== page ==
Banking is in my DNA. My first job was in the financial industry and for the next 23 years I was an investment banker at Goldman Sachs and Merrill Lynch in New York, London and Tokyo. I loved the excitement of the trading floor and the diversity that every day brought with it.
However, when my then husband’s job took him from Tokyo to Singapore and my second son was born, I relished a change of pace and stepped away from my career. It was also the beginning of the Emerging Markets Crisis and I had to choose moving back to the UK or allowing my ex’s career to take precedence this time – Singapore it was! But I didn’t stand still. While living in Asia, I ran a headhunting business, set up an event management company and opened two bars as well working on a 6 month project for Richard Branson’s Virgin which ended with an employee points card to be collected across all business.
I returned to the UK in 2005 where I took an art degree at Christies, redeveloped a house and had a third baby just as the financial crisis hit in 2007. Yet returning to banking was always at the back of my mind. Friends (and former colleagues) told me it would be impossible for me to return as so much had changed within the industry. Thankfully, I didn’t listen to them!
At first I began discussing a return to the banking sector with a head-hunting firm. However, they claimed they couldn’t help me because of the gap in my CV. In their view, banks wouldn’t be interested in hiring me because I no longer had relevant contacts and was unfamiliar with the altered regulatory environment. I persisted. I kept talking to people from all sides of the market: buy-side, hedge funds and investment banks and kept an eye out for the right role in the right company for me.
When I read an article about the Credit Suisse Real Returns program in New York, I was inspired. I immediately contacted Credit Suisse NY and asked if they were running a similar program in London. They were and the HR department in London contacted me almost immediately.
The difference in the positive approach to my CV by Credit Suisse compared to the head-hunter’s rather negative disdain was staggering – and incredibly encouraging. At Credit Suisse they looked at what I could do (networking, negotiation, problem solving, team leadership) and matched my skill set to a new role. They believed I was capable of learning about any new products and regulations, which is obviously true.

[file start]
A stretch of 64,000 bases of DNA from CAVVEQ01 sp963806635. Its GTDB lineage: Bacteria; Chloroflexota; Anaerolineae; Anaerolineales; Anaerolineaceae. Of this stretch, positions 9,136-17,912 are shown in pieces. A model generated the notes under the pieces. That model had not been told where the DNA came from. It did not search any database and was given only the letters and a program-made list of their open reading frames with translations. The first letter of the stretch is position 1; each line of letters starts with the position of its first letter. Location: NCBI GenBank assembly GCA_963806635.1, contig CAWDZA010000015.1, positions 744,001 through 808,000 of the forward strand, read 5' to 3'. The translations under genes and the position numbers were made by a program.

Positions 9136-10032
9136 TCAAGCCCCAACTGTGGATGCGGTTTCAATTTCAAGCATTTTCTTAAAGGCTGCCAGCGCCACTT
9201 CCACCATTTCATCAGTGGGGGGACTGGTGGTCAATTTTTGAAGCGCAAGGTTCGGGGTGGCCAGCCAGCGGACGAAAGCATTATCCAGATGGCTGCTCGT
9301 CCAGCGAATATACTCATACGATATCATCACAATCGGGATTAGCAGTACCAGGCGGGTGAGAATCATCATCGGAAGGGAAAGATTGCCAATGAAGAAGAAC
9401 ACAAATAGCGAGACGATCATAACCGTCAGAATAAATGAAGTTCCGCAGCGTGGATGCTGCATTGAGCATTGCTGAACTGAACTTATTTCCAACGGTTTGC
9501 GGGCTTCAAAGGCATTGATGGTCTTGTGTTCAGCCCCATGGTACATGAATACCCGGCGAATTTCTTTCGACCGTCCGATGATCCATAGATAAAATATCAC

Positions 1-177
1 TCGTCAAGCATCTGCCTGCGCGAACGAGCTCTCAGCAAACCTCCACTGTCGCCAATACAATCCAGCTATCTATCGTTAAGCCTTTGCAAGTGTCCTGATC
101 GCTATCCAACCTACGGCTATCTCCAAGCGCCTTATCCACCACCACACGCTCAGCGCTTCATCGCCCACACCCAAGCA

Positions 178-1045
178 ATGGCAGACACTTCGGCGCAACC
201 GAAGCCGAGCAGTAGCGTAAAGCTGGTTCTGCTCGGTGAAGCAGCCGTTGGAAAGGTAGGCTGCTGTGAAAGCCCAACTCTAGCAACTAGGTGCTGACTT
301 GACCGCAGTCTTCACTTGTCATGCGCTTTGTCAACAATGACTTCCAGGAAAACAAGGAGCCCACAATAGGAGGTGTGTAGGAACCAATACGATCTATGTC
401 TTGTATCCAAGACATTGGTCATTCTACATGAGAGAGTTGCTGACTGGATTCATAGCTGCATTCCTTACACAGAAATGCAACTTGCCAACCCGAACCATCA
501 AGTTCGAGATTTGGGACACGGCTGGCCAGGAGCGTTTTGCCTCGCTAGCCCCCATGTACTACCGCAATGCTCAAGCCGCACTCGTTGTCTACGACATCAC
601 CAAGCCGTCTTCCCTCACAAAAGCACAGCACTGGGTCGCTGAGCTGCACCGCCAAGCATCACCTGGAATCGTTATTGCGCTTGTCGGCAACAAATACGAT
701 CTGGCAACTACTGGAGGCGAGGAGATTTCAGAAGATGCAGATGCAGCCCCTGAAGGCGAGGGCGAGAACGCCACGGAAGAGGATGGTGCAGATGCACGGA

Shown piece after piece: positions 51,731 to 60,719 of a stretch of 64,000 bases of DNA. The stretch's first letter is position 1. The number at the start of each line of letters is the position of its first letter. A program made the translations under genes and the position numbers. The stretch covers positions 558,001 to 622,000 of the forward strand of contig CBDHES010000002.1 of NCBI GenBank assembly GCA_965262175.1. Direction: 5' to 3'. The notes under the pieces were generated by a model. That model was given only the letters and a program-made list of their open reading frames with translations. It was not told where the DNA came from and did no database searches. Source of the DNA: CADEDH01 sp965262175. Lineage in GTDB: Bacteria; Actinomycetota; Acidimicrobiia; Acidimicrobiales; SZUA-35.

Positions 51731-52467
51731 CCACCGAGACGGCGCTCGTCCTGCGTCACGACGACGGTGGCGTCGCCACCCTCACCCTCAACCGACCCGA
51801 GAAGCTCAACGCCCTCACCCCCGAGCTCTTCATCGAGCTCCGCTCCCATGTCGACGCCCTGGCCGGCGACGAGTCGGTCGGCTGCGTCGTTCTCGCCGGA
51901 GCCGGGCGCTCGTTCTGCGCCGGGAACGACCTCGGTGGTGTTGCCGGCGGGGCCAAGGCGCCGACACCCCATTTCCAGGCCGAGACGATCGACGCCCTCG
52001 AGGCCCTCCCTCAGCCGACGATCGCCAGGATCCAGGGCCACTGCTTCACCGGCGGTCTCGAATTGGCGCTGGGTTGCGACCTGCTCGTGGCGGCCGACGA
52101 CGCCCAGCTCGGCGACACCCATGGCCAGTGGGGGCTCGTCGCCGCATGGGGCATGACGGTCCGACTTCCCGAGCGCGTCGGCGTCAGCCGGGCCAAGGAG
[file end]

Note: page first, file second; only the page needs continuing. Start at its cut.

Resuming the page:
The Real Returns program has been fantastic in enabling me to get back to what I love to do, at the age of 51. During the 11-week program, myself and 14 highly qualified and amazing women were strongly encouraged to network within CS. I took every opportunity, through the project I was working on, to meet and talk to as many people as I could to discuss the project, discuss the business this would feed into, understand the players in the market, learn what the new regulatory landscape looked like and get to know CS better. There’s a real open door policy at Credit Suisse – the management made time for these conversations.
Part of the programme included HR handpicking mentors for each “Real Returner”. At first glance, my mentor and I do not have much in common as far as our fields at work but she was a perfect choice. She is an incredibly intelligent, intuitive – and amusing – woman. Helen also had a great understanding for the potential drawbacks of having children during your prime career years. This however did not stop her from getting her PhD, returning to work in the height of the financial crisis, reinventing herself, leaving to have a child and being made MD whilst she was on maternity leave- a true inspiration! Additionally she understands the main players and helped steer me through the workings of a new organisation.
Being on the programme confirmed to me that something that comes naturally after so many years in the business (as well as honing the art of negotiation at home with three sons – and an ex-husband!) is the ability to meet with and talk to people at all levels using the great network available at CS to get things done – and leverage our people and contacts to get the best results.
At the end of the program, I was offered an ongoing role as a Director in Public Policy that is totally outside the Fixed Income trading environment so familiar to me. It has been a challenge to start something so new but I’m building my knowledge quickly and enjoying being in a high profile role. When I had doubts about taking on the role, my boss said: “You worked on the trading floor at Goldman Sachs in the ’80s, so I know that you can do anything!”
If you’re thinking about returning to work after years away, trust your own instincts and don’t be put off by negative or unhelpful advice. You will find the right role for you but accept it will take perseverance. Also, read as much as you can – from every available source – on topics related or potentially related to your business and the market as a whole. Finally, make sure you have good help at home and support from those around you whether this is from your partner, relatives or female friends. However much you love your job, you still need that good work/life balance!